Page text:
Join Bonnie Biafore for an in-depth discussion in this video Adding milestones, part of Project Management Foundations: Schedules.
Milestones are markers you add to your schedule to flag events, highlight progress, or acknowledge achievements. A milestone can represent a significant decision. It marks the point when you decide whether to continue, or which solution you decide to go with. If a decision is delayed, all you have to do is reschedule the milestone, and the rest of your tasks move later in time. Milestones can also flag the beginning or end of a project phase or portion of the project.
Add a milestone to the beginning of a phase to mark when it starts. That way, if earlier tasks are delayed, the phase's starting milestone and task will move to later dates. Add another milestone to the end of the phase to show when it ends. Go ahead and add milestones to the beginning and end of the entire project. All the tasks affected by the project start date are easy to identify. The end milestone shows whether the project will be on time, late, or ahead of schedule. By adding a milestone when you've completed a deliverable, you can see the progress you've made, woo-hoo. Add milestones to deliverables or other progress points every so often. A good approach is to have at least a milestone or two during each reporting period.
For example, the outline of training topics, the rough content for training and the final workbook all make great milestones for the sample project. When the work leading up to that milestone is done, the milestone is done too. And you can clearly identify the progress you've made. Milestones are helpful when there's a significant hand-off to another team. That way, you can keep track of when the next team should expect to start work. Milestones also work to flag important events, such as a delivery from the printer.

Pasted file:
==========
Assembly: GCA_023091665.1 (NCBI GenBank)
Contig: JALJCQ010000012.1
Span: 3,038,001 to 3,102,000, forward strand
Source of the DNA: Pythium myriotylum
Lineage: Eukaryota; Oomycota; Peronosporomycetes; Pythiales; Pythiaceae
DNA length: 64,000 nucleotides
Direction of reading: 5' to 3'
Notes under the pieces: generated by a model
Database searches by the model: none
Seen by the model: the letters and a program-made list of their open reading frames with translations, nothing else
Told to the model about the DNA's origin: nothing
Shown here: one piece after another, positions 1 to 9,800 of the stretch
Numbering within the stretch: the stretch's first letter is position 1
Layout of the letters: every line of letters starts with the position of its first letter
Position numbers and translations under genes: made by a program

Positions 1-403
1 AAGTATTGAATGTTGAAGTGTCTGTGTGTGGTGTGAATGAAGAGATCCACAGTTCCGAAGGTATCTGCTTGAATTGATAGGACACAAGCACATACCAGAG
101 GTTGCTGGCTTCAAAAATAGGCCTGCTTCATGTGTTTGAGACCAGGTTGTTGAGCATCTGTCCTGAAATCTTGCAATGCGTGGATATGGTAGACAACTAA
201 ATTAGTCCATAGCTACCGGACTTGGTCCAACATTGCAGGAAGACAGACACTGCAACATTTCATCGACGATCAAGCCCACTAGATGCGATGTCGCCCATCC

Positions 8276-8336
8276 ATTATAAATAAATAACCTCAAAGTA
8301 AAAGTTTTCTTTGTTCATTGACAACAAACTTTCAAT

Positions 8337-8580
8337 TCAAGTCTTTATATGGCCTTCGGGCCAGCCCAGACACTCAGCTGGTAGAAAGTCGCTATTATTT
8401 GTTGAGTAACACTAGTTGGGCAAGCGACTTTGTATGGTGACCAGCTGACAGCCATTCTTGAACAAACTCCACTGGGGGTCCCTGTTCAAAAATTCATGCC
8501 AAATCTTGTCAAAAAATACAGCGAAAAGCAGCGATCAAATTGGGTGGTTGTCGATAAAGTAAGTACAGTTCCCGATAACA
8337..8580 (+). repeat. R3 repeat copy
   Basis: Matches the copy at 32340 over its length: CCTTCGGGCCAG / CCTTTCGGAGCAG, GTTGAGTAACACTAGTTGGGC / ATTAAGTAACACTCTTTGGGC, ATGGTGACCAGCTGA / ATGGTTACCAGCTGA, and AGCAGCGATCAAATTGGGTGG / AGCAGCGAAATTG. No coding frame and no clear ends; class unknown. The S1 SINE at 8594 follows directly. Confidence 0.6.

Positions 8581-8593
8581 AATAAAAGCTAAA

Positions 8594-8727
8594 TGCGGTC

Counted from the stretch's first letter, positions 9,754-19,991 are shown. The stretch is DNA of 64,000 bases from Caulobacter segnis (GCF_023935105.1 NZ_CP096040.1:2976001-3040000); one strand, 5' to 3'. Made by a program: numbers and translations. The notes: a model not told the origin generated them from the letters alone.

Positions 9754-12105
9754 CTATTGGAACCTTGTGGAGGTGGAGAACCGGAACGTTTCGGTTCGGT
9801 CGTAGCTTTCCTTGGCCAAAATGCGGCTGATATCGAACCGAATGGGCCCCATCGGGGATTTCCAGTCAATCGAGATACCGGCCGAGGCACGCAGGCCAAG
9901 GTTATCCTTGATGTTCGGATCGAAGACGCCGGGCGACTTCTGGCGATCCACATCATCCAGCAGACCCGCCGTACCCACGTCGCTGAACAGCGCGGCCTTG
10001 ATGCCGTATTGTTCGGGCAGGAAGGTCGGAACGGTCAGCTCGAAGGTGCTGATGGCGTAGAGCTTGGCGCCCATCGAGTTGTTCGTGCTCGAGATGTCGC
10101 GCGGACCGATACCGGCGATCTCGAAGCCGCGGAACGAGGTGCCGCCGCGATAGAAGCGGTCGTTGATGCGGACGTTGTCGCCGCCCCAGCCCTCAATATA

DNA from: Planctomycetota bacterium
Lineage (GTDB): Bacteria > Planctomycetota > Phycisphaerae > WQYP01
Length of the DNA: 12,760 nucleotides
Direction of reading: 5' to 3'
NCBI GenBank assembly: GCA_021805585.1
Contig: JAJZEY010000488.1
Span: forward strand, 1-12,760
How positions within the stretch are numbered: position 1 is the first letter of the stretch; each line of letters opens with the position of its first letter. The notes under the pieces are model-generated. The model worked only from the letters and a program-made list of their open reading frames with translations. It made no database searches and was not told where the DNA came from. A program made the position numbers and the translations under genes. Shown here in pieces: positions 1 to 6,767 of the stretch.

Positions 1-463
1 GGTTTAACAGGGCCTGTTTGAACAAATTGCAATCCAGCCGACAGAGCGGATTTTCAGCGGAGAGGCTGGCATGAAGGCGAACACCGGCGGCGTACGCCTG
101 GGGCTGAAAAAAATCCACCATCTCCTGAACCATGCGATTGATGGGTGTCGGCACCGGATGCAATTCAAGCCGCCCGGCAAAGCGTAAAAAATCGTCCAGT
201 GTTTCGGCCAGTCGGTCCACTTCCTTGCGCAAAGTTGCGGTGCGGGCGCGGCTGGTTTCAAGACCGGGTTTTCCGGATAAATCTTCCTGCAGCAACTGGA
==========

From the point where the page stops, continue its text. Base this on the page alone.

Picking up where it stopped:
You don't care what goes on at the printer's location. You just want the notebooks delivered on time. A milestone chart is a simple way to show progress to your stakeholders. That way, they can see at a glance where the project stands. The great thing about milestones is that they don't take any time. They're usually set to a duration of zero hours or days, so you can add as many as you want to the project without affecting the amount of work Or the project duration. If your project schedule has long stretches between milestones, add more to highlight progress that's being made. For example, if the development of training content runs for several weeks, you can add milestones for completing different modules, so that you have a milestone each week.
Milestones help you see decision points, significant progress points, handoffs, and important events. Because they don't take up any time, you can add all the milestones you want to help you manage your project.
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- Identifying the work that needs to be done
- Adding milestones
- Delaying or overlapping tasks with lag and lead time
- Assigning resources
- Balancing workloads
- Adding buffers and baselines to the schedule
- Uncovering and correcting out schedule problems<br><br>
- The PMI Registered Education Provider logo is a registered mark of the Project Management Institute, Inc.